09.01.2014
 

Media

Ouidyane Elouardaoui

Behind the scenes of pan-Arabism

media The emergence of new private, transnational Arab TV channels in the 1990s raised hopes that, having shrugged off state control, Arab media would provide the kind of coverage that critical issues in Arab nations deserved. Ouidyane Elouardaoui investigates what went wrong. [ more ]

23.04.2014
Matic Majcen

The importance of going to film festivals

cinema A film critic without a film festival is no film critic at all, insists Matic Majcen, film editor for the Slovenian journal "Dialogi". To be completely alone with the film and one's opinion of it is a unique experience in a film world where advertising and promotion are becoming increasingly invasive. [ more ]

28.05.2014
Jason Wilson

After the burn: TED in Long Beach

How TED commodifies knowledge and closes down debate

solutionism The media organization TED sells itself as one of a new brand of arbiters and brokers of innovation. And yet, writes Jason Wilson, TED's preferred model of thinking is not the critical delineation of problems, or the formulation of better questions, but the closure of solutionism. [ more ]

23.01.2014
Stephan Ruß-Mohl

On the necessity of European journalism

communications If a genuinely open-minded European outlook were cultivated among journalists, then the European project would flourish for the next 50 years. Stephan Ruß-Mohl contends that a culture of European journalism is essential for overcoming the eurocrisis. [ more ]

29.01.2014
Natalya Ryabinska

New media and democracy in post-Soviet countries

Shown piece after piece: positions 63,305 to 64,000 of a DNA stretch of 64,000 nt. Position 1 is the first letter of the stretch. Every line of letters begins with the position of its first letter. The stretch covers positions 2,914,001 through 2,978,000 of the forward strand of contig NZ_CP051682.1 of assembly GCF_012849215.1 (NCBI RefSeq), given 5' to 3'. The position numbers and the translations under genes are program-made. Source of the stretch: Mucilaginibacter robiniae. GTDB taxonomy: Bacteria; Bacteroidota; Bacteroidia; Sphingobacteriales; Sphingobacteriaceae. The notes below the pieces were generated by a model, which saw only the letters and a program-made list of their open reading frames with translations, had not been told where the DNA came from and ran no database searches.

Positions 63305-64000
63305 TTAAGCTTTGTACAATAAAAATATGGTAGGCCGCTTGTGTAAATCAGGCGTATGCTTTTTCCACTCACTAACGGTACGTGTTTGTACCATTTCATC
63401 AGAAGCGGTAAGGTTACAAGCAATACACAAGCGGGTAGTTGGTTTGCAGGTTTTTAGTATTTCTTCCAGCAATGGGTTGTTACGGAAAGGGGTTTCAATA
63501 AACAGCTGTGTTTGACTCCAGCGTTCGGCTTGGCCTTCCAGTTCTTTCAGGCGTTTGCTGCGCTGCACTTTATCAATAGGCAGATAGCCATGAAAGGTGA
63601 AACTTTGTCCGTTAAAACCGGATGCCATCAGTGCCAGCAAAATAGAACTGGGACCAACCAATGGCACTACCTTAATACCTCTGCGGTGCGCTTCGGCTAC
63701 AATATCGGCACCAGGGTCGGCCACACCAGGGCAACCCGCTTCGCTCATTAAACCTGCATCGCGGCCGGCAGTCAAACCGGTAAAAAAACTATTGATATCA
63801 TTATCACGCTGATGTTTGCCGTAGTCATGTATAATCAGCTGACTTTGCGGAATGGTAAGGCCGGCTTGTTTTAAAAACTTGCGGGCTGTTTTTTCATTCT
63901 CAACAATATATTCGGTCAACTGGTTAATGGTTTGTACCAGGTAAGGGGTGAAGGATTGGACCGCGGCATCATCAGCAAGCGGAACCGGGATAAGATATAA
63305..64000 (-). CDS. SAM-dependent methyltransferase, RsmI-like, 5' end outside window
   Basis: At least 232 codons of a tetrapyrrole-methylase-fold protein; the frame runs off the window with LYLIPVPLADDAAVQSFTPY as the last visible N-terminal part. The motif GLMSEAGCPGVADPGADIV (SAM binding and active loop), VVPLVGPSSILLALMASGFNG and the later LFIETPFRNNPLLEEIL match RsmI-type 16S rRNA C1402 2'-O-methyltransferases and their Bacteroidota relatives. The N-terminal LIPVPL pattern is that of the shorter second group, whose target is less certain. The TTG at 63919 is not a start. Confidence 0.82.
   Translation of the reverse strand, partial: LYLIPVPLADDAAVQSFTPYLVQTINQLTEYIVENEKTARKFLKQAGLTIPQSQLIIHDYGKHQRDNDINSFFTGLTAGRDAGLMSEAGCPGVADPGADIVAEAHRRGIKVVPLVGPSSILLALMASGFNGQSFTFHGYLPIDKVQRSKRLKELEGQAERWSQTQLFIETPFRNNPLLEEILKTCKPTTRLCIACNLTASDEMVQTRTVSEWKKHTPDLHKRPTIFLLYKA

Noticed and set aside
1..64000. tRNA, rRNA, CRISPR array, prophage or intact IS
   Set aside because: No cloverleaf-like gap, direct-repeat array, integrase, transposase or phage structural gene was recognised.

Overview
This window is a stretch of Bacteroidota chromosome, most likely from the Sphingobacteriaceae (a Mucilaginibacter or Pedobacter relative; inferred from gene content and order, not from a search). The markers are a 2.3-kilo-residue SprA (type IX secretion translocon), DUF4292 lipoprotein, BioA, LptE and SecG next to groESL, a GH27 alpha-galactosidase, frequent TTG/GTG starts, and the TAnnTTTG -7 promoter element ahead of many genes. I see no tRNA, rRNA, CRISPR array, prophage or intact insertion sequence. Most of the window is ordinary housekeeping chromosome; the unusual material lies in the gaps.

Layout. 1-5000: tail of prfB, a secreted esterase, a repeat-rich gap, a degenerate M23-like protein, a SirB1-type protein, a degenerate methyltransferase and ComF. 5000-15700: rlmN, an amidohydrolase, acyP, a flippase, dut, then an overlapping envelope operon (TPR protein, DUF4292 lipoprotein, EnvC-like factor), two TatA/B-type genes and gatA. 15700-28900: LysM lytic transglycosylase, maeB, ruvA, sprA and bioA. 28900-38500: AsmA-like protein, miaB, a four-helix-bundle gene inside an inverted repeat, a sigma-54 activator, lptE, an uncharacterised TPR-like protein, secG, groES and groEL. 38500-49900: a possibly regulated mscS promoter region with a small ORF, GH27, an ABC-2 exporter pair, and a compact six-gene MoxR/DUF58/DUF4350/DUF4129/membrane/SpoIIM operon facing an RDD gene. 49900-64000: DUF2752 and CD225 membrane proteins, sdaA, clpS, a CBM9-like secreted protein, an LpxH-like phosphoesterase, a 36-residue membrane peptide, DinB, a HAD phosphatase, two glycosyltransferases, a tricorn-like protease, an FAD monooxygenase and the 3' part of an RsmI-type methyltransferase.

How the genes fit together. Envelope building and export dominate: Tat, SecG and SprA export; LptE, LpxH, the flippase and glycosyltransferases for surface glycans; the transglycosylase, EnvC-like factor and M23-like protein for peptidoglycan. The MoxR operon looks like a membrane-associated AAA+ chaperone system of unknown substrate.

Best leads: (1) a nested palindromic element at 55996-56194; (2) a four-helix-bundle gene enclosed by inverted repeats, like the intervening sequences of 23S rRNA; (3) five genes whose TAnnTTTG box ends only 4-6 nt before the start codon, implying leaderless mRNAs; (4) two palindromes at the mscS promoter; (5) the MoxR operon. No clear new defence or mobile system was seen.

media As the use of the Internet in the post-Soviet space continues to evolve, Natalya Ryabinska shows how tools of control, surveillance and propaganda are more than up to the task of hindering online sources that promote democratization. Once again, the fate of civil society hangs in the balance. [ more ]

09.10.2013
 

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Eurozine BLOG

On the Eurozine BLOG, editors and Eurozine contributors comment on current affairs and events. What's behind the headlines in the world of European intellectual journals?
Simon Garnett
Britain flouts the European Court of Justice

http://www.eurozine.com/blog/
The UK has passed legislation on data retention that flouts European concerns about privacy. The move demonstrates extraordinary arrogance not only towards the Court of Justice of the European Union but towards the principle of parliamentary deliberation in Britain, writes Simon Garnett. [more]

Focal points     click for more

Ukraine in focus

http://www.eurozine.com/comp/focalpoints/publicsphere.html
Ten years after the Orange Revolution, Ukraine is in the throes of yet another major struggle. Eurozine provides commentary on events as they unfold and further articles from the archive providing background to the situation in today's Ukraine. [more]

The ends of democracy

http://www.eurozine.com/comp/focalpoints/democracy.html
At a time when the global pull of democracy has never been stronger, the crisis of democracy has become acute. Eurozine has collected articles that make the problems of democracy so tangible that one starts to wonder if it has a future at all, as well as those that return to the very basis of the principle of democracy. [more]

Russia in global dialogue

http://www.eurozine.com/comp/focalpoints/eurocrisis.html
In the two decades after the end of the Cold War, intellectual interaction between Russia and Europe has intensified. It has not, however, prompted a common conversation. The focal point "Russia in global dialogue" seeks to fuel debate on democracy, society and the legacy of empire. [more]

The EU: Broken or just broke?

http://www.eurozine.com/comp/focalpoints/eurocrisis.html
Brought on by the global economic recession, the eurocrisis has been exacerbated by serious faults built into the monetary union. Contributors discuss whether the EU is not only broke, but also broken -- and if so, whether Europe's leaders are up to the task of fixing it. [more]